*Above image is The Bullfighter, by Juan Gris, but I saw some visual resonance with the book that I found compelling.
There has been serious buzz around Brit Bennett’s The Vanishing Half, which has been likened to Toni Morrison’s first novel (!). The book follows the stories of twin sisters born in a Southern Black community. One of them runs away and secretly passes as white. The other escapes an abusive relationship and brings her daughter — who is much darker than her mother, and for whom passing would never be an option — back to the town she once tried to escape.
The novel is a rich and deftly textured pastiche of doubles, mistaken and forged identities, echoes, and othernesses. We explore multiple vignettes in which we see splits, halves, “others,” some of them inevitable and others shaped at the hands of willful characters. For example, we have sisters born as twins and the inherited racial characteristics (i.e., color of skin) of the characters in this novel — that is, facts of biology that cannot be tampered with. And then we have the decision of Stella to pass as white, Reese’s gender reassignment, and Kennedy’s acting career, in which she is often publicly confused with the character she portrays in a popular soap opera. There are so many doubles and identity changes that the novel feels nearly Shakespearean. (Doubles of all kinds abound in Shakespeare — “A Midsummer Night’s Dream” is a play in a play and full of mistaken/swapped identities in particular — and there is an entire body of critical literature on the functional practice of “doubling” in Shakespearean theatre, by which actors played multiple roles, a strategic move that often enabled the audience to glean thematic connections between separate plot-lines.) But we have the sense in Bennett’s book that these doubles are not strategem but substance, so intense is her focus on the logistics of “splitting.” We look closely at the complications of passing as someone else (even the offhanded slips in tongue where Stella’s past life is unwittingly revealed), the pain of undergoing gender reassignment (from the risk and cost of testosterone-riddled concoctions purchased by Reese in back alleys to the recovery from surgery and, of course, the emotional toll all has taken), the agony of erasing a past in pursuit of a new identity. The focus on these logistics of transition are further signaled by the title: the vanishing half, not the vanished half. We are drawn to the messy metamorphosis itself, not the befores and afters. The title further calls into question the permanence of these evolutions: are the characters ever able to fully escape their first identities? Are they always in a state of vanishing but never fully vanished? This is perhaps a matter of perspective: many characters meet Reese and never know that he was once a woman, just as many never know that Stella is passing as white. But many of the characters closest in, the ones who knew the “befores,” appear perpetually engaged in the act of hunting, tracing, tracking, unearthing the “former” version of their loved ones.
If it’s not yet clear, I was flat out astounded by Bennett’s dexterity in constructing a text that felt as though it rippled with doubles and echoes. The narrative was tautly-written in that sense, though the prose at times belied that complexity in its accessibility and seeming straight-forwardness, itself a feat. It was an easy read, the story moving quickly and compellingly in approachable prose–but the meat will stick with me for some time.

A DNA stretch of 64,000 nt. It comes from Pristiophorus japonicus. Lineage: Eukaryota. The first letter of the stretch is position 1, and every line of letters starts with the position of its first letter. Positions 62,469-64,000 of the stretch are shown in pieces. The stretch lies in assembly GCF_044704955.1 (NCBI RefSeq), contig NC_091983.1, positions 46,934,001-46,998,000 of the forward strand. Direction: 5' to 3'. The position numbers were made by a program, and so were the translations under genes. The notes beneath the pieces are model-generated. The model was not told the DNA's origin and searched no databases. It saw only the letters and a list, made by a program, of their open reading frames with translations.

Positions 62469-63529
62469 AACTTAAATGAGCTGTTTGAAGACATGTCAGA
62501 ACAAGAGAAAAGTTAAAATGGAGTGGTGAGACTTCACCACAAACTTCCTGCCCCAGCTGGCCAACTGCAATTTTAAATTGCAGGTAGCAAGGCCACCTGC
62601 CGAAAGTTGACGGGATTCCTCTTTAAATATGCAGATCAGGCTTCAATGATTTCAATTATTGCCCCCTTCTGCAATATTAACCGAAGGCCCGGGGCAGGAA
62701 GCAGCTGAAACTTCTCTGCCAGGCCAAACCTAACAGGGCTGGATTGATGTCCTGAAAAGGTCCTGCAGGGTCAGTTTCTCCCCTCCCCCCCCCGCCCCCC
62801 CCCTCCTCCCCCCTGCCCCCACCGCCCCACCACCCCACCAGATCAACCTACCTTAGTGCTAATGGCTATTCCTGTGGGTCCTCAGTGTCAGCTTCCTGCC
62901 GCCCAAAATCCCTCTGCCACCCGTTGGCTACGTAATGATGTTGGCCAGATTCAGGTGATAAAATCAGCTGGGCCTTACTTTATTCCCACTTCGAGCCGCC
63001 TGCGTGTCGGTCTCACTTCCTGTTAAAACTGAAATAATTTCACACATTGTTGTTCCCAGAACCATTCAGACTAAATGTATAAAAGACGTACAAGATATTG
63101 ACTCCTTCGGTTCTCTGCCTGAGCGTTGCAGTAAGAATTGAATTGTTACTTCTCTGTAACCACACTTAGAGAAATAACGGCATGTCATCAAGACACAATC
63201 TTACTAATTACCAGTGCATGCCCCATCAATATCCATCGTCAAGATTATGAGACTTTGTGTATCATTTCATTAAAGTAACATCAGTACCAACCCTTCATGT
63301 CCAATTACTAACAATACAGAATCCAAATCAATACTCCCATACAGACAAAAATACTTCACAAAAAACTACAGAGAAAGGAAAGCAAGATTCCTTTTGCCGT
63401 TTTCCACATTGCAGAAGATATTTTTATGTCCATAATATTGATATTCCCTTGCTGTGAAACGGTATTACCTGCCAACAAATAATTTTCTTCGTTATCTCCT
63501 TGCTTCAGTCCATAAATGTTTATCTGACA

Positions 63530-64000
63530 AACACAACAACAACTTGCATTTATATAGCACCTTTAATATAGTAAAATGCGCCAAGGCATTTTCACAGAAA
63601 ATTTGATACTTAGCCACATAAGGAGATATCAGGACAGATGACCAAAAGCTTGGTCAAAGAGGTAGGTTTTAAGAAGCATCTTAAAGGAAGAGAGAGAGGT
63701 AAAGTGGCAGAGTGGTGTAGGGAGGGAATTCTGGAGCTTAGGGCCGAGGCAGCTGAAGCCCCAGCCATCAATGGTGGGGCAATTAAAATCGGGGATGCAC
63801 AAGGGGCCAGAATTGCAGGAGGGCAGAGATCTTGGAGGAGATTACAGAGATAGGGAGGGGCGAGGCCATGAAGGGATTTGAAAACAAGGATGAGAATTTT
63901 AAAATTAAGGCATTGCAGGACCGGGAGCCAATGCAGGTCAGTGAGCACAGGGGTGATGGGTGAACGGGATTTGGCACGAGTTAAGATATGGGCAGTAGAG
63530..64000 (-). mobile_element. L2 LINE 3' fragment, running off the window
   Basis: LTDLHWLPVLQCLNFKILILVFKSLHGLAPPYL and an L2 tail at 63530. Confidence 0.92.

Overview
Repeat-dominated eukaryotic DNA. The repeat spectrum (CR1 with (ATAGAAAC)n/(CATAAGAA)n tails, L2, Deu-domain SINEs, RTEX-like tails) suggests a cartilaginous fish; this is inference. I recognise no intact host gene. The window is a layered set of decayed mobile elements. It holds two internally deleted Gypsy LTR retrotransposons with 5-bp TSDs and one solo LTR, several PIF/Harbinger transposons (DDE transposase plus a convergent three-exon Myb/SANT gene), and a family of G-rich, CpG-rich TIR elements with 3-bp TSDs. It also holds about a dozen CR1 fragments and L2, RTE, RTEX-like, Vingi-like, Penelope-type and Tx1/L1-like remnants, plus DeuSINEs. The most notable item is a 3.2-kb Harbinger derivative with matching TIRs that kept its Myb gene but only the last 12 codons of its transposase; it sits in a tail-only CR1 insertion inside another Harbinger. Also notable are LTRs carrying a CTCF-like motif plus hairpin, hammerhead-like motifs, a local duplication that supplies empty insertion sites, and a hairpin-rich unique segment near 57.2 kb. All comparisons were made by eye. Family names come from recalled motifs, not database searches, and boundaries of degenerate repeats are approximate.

What did you think?
+Audibooks I’ve particularly enjoyed recently: Ruth Reichl’s Save Me the Plums and Bess Kalb’s Nobody Will Tell You This But Me. I love listening to memoirs narrated by the authors themselves — their voices, intonations, expressions give so much away! It took me a minute to warm up to Reichl, but my God is her food-writing transcendent. I could listen to her talk about French food forever. It’s absolutely sensational, in every sense of the word–you see and taste the food with her artful language, which is both (paradoxically!) precise and imaginative. Unbelievable. I learned a lot, technique-wise, listening to her talk about food. Kalb’s book is basically a love story between herself and her deceased grandmother, and it is heartbreaking and tender and has a message that bears repeating in 2020: “If the earth is cracking behind you, you put one foot in front of the other.“
+These woven accent tables would be such a chic and inexpensive way to outfit a guest bedroom with two bedside tables — see how they’ve done that in the second picture? When Mr. Magpie and I were outfitting our home in Chicago, we de-prioritized the guest room, investing in high-traffic, heavy-use areas like our living spaces and mini’s nursery. This would be such an affordable way to “finish” a guest bedroom and make visitors comfortable.
+I’m bowled over by some of the new designs at CB2 — this lacquered linen console table and this pedestal table (daydreaming of this in a formal entryway — wow wow wow) belong in the pages of Architectural Digest! Wow!
+I can’t stop daydreaming about this cardigan. Like, who even would I be wearing it? Same goes for this very-not-my-style shacket from IRO (look for less with this) — but could I make it mine, pairing with my Alexandre Birman kitten heel booties and skinny dark jeans?! OOO.
+This shawl collar pullover for a little boy is so good.
+This knit vest totally caught me off guard: it’s again not even my style, really, but I gravitated towards the coffee brown immediately, imagining myself pairing it with a crisp white shirt or layering over another knit.
+Can you even deal with this bunny puffer snowsuit for babies?! Oh my goodness.
+Crushing on ribbed knits at the moment, and this dress looks like heaven for a weekend spent at home.